Reopening after its first phase of renovation, City Center launched its varied dance season at full throttle with the seventh annual Fall for Dance Festival.
Following the festival, Matthew Bourne's Swan Lake returns to New York for a four-week run at City Center. When Bourne's innovative and surprising version of the beloved ballet came to Broadway for a Tony Award _winning run in 1998, it captivated audiences who might never venture to see Swan Lake in an opera house. Though the plot outline and superb Tchaikovsky score were familiar from more traditional versions, Bourne created a frisson of excitement and an added air of danger with his ensemble of male swans. Add in Bourne's more contemporary setting and smartly delineated characters, and you had a fresh Swan Lake that respected the past while speaking to the present moment.
From October 13 to November 7, City Center welcomes back this acclaimed production, which has become a classic in its own right. New Yorkers can see a new generation of dancers take on its challenges, with two alternating casts in the central roles of The Prince and The Swan. There are key roles for women as well. Nina Goldman, a native New Yorker with major ballet and Broadway credits on her resume, performed in the original Broadway company as The Prince's Girlfriend. At City Center, she will move into the role of The Queen.
"There are different journeys. The Prince is someone who's trying to fit in, who is an outsider in his own life," Goldman said. "The Queen was raised a certain way: that everything is for the public. When it comes to her private life, she doesn't know how to connect and express herself." Working with Bourne, she noted, "The dance is important, but all of the movement always has an intention behind it. It's always about telling the story and making a character clear."
No one can imagine December without Alvin Ailey American Dance Theater, which returns December 1 to January 2 with a wealth of new and familiar works. A younger generation of choreographers is represented by Christopher Huggins, a former Ailey dancer who will create a world premiere set to music by Moby and Sean Clements, as well as by Camille A. Brown and artistic directordesignate Robert Battle. Major revivals include Geoffrey Holder's 1968 The Prodigal Prince and two rarely seen Ailey works from the 1970s: Mary Lou's Mass and Three Black Kings. Artistic Director Judith Jamison's ritualistic Forgotten Time will also return to the repertory.
For one special week, the company will be joined by Wynton Marsalis and the Jazz at Lincoln Center Orchestra performing Duke Ellington's score for Three Black Kings and Dizzy Gillespie's music for Billy Wilson's The Winter in Lisbon. If that isn't enough to celebrate, there is also the 50th anniversary of Ailey's timeless classic, Revelations, and a tribute to Jamison for the company's final City Center performance of her 21-year tenure as artistic director.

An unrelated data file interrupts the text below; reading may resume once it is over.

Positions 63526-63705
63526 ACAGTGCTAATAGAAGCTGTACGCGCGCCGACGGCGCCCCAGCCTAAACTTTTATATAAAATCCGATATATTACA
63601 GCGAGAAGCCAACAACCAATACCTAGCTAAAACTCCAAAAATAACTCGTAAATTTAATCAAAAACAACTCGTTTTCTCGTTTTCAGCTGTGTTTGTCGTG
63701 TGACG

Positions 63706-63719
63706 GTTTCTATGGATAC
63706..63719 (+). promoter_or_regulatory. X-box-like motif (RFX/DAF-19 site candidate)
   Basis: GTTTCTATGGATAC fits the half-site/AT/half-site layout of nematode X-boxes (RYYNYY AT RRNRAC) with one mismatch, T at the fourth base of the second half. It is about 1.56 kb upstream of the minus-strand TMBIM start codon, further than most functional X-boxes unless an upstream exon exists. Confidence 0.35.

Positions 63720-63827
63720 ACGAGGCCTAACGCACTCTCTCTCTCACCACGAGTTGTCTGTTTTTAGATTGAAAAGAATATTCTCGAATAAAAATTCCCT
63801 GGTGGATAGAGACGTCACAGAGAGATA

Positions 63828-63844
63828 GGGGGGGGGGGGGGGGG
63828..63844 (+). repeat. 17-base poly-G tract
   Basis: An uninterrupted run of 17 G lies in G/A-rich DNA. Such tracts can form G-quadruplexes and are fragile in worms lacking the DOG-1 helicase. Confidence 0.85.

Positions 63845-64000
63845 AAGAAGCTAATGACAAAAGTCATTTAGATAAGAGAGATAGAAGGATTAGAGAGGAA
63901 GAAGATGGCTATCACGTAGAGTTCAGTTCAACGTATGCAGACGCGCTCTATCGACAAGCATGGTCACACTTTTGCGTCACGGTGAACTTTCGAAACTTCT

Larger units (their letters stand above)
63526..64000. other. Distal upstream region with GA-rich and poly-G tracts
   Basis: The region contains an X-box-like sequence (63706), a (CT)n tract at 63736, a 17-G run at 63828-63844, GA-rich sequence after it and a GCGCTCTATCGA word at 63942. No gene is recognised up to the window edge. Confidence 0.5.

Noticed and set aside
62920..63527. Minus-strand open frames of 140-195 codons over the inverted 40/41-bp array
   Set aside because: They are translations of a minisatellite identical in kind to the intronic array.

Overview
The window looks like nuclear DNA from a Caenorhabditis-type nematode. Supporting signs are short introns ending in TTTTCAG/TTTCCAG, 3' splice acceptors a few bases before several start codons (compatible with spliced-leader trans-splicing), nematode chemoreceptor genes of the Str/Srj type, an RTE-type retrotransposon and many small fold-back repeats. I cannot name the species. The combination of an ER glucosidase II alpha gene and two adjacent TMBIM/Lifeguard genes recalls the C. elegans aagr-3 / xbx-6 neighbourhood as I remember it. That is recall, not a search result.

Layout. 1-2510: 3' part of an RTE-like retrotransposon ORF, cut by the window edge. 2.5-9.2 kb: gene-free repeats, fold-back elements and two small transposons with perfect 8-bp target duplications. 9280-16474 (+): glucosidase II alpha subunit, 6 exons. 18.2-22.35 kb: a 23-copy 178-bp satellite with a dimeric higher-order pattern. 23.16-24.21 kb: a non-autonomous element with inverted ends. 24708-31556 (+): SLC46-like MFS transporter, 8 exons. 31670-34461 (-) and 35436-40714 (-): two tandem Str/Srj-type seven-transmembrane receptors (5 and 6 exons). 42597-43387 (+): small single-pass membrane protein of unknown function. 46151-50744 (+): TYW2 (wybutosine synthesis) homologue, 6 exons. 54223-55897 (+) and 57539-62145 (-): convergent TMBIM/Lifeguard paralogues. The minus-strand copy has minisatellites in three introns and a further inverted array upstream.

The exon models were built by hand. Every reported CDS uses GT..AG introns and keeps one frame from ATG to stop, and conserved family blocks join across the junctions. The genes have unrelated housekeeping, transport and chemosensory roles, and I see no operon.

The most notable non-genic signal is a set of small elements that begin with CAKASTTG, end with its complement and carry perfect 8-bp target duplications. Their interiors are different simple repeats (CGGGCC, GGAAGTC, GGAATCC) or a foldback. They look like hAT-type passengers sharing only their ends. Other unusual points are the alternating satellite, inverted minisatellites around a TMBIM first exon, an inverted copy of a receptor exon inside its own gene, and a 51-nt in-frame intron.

New this season is Flamenco Hoy, which comes to City Center February 16 to 20. The show, a project of famed film director Carlos Saura, offers a historical journey through dances and music from Andalusia.
The exemplary Paul Taylor Dance Company can be counted on to lift our spirits as winter winds down, and its February 22 to March 6 season promises particular excitement, with revivals of two major Taylor works. The return of Orbs, a 1966 dance set to Beethoven's late string quartets, is particularly noteworthy, since it hasn't been performed for 28 years. Speaking in Tongues, an expansive, challenging 1989 work, probes the hold that a charismatic, possibly dangerous "man of the cloth" has over his community. In addition to two Taylor premieres, the rich repertory includes Promethean Fire, Black Tuesday and The Word, as well as the beloved classic Esplanade.
Last, but not least, are two notable events anticipated by dance lovers year after year: Career Transition for Dancers' Gala, hosted by Angela Lansbury on November 8, marks the organization's 25th anniversary. And later in the season, Youth America Grand Prix, March 21 and 22, showcases the leading youthful contenders from its global ballet competition along with luminaries from major ballet troupes.
Susan Reiter covers dance for New York Press and contributes articles on the performing arts to the Los Angeles Times and other publications.